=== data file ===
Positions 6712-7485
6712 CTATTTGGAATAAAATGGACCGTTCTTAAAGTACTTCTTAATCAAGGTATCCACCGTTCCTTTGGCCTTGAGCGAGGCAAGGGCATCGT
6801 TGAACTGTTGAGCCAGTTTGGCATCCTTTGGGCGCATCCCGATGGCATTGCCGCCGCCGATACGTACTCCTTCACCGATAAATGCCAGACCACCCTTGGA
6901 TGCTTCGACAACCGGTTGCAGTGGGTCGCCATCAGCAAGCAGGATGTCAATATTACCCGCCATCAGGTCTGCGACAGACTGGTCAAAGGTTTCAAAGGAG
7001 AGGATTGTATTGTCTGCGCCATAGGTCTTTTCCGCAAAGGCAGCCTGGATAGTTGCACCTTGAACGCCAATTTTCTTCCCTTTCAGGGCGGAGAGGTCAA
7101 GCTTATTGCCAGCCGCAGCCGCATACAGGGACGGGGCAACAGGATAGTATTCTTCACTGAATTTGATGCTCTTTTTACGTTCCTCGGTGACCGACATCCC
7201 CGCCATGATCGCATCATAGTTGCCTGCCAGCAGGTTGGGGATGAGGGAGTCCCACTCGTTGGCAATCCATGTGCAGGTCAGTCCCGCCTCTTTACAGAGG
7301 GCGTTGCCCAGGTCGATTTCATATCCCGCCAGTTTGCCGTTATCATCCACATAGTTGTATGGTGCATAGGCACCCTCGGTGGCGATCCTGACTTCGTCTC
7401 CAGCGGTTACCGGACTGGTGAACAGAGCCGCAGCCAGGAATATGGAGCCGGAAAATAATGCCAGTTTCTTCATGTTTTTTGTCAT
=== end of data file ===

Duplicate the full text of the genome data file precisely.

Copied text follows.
Positions 6712-7485
6712 CTATTTGGAATAAAATGGACCGTTCTTAAAGTACTTCTTAATCAAGGTATCCACCGTTCCTTTGGCCTTGAGCGAGGCAAGGGCATCGT
6801 TGAACTGTTGAGCCAGTTTGGCATCCTTTGGGCGCATCCCGATGGCATTGCCGCCGCCGATACGTACTCCTTCACCGATAAATGCCAGACCACCCTTGGA
6901 TGCTTCGACAACCGGTTGCAGTGGGTCGCCATCAGCAAGCAGGATGTCAATATTACCCGCCATCAGGTCTGCGACAGACTGGTCAAAGGTTTCAAAGGAG
7001 AGGATTGTATTGTCTGCGCCATAGGTCTTTTCCGCAAAGGCAGCCTGGATAGTTGCACCTTGAACGCCAATTTTCTTCCCTTTCAGGGCGGAGAGGTCAA
7101 GCTTATTGCCAGCCGCAGCCGCATACAGGGACGGGGCAACAGGATAGTATTCTTCACTGAATTTGATGCTCTTTTTACGTTCCTCGGTGACCGACATCCC
7201 CGCCATGATCGCATCATAGTTGCCTGCCAGCAGGTTGGGGATGAGGGAGTCCCACTCGTTGGCAATCCATGTGCAGGTCAGTCCCGCCTCTTTACAGAGG
7301 GCGTTGCCCAGGTCGATTTCATATCCCGCCAGTTTGCCGTTATCATCCACATAGTTGTATGGTGCATAGGCACCCTCGGTGGCGATCCTGACTTCGTCTC
7401 CAGCGGTTACCGGACTGGTGAACAGAGCCGCAGCCAGGAATATGGAGCCGGAAAATAATGCCAGTTTCTTCATGTTTTTTGTCAT